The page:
Thoughts, Uncategorized

Hijama & My First 1.5 Years as a Muslim

It has been a little under 2 years since I became Muslim, subhan’Allah. I can hardly believe it has already been that long and how much has happened. I am so grateful for what life has been like since then. The only thing I would maybe change would be to revert sooner, but then my life experiences before this stage are just as important to my development as this has been. There was so much I had to process and cleanse out of myself mentally during this time. That’s the thing about personal growth and life change, it’s never really smooth sailing. When you stay in the same place, physically or mentally, everything seems pretty great and sometimes it’s hard to see a reason for why we should change if it will be too much trouble. The more I learned about Islam and the more I adapted my life to my beliefs, the more work on myself I realised needed to get done.

Embracing Islam and diving into this trans-formative journey really brought out a lot of inner demons and muck that I had stuffed way way down over time. I couldn’t understand why I was an emotional wreck, why I felt so anxious and depressed, why I felt so messed up. There was so much dissatisfaction and shame with who I was, who my family was, what my life had been so far. So many insecurities and doubts and a general feeling of being stuck in a deep pit of failure that I was so unsure of how to climb back out. Very similar to deep cleaning your room after who knows how long. It makes you want to give up after the first 30 minutes, doesn’t it?

But I had to get this stuff all cleaned out and dealt with or it would eat me alive. I had to come to peace with so much that I was allowing to be a big deal when it was just part of reality. I had to let go of bad habits and damaging, self-sabotaging behaviour that, until I opened the closet door, had stayed hidden away under the surface always influencing but never showing itself completely. My first real relief from it all came with hijama.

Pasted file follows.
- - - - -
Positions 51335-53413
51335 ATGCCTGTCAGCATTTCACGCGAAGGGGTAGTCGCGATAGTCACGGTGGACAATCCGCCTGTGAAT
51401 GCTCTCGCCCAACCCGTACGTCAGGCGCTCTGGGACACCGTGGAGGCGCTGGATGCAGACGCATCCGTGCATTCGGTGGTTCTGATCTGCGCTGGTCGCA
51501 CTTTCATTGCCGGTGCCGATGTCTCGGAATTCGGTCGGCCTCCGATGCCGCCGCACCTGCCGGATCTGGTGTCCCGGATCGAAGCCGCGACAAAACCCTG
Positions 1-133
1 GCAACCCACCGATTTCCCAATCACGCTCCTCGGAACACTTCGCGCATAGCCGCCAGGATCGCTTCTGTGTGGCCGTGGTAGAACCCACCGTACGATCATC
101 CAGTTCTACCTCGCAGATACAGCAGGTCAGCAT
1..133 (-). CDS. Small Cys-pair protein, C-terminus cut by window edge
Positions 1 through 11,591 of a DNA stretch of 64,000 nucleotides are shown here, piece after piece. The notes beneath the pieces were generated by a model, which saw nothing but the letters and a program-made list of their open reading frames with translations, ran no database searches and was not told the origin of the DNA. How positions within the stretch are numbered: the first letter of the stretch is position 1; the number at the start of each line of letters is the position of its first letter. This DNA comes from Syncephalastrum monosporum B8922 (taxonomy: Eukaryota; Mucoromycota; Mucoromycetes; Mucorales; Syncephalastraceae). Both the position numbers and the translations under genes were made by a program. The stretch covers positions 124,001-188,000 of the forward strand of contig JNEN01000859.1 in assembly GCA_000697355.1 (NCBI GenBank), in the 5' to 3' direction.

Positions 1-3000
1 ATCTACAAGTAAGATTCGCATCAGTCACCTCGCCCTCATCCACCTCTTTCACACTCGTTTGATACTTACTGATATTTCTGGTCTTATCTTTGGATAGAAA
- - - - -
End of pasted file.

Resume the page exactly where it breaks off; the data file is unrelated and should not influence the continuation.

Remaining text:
Prophet Muhammad (SAW) said: “Indeed in cupping (hijama) there is a cure.” {Saheeh Muslim (5706)}

You know how you hear people raving about something and you think to yourself, “It can’t be that good”, then you try it out for yourself and realise, it really is that good? That was what hijama was like for me. I went into that clinic thinking that I’d just have a fun experience and probably wouldn’t do it again to walking out on air. I’m trying not to sound over-dramatic but I was literally transformed. Burdens and obsessive thoughts and feelings that I hadn’t been able to shake for years had just fallen away completely. I felt so free. I felt so normal and level-headed, that was the best part. This is something I would highly recommend doing for all new Muslims and Muslims who have never tried it. She only did my sunnah points and hormonal point but what a drastically wonderful difference it made.

And it’s lasted. With so much of the big stuff cleared out of my mind, I’m able to finally put in effective work on my relationships with those around me and myself, my deen, my goals, my interests, my health. So many passions have come back to light up my life after being bogged down. I feel like the woman who I’ve been trying to become for so long. It’s a job I have to do everyday, I don’t get to sit back and relax while perfection just rains down on me. I’m still finding things about myself that I will tweak and I’m still having to stay mindful of my thoughts and actions towards myself and others. It’s all a process but I’m finally making some progress. Of course, I have so much more to do and learn but I’m really happy right now with where I find myself.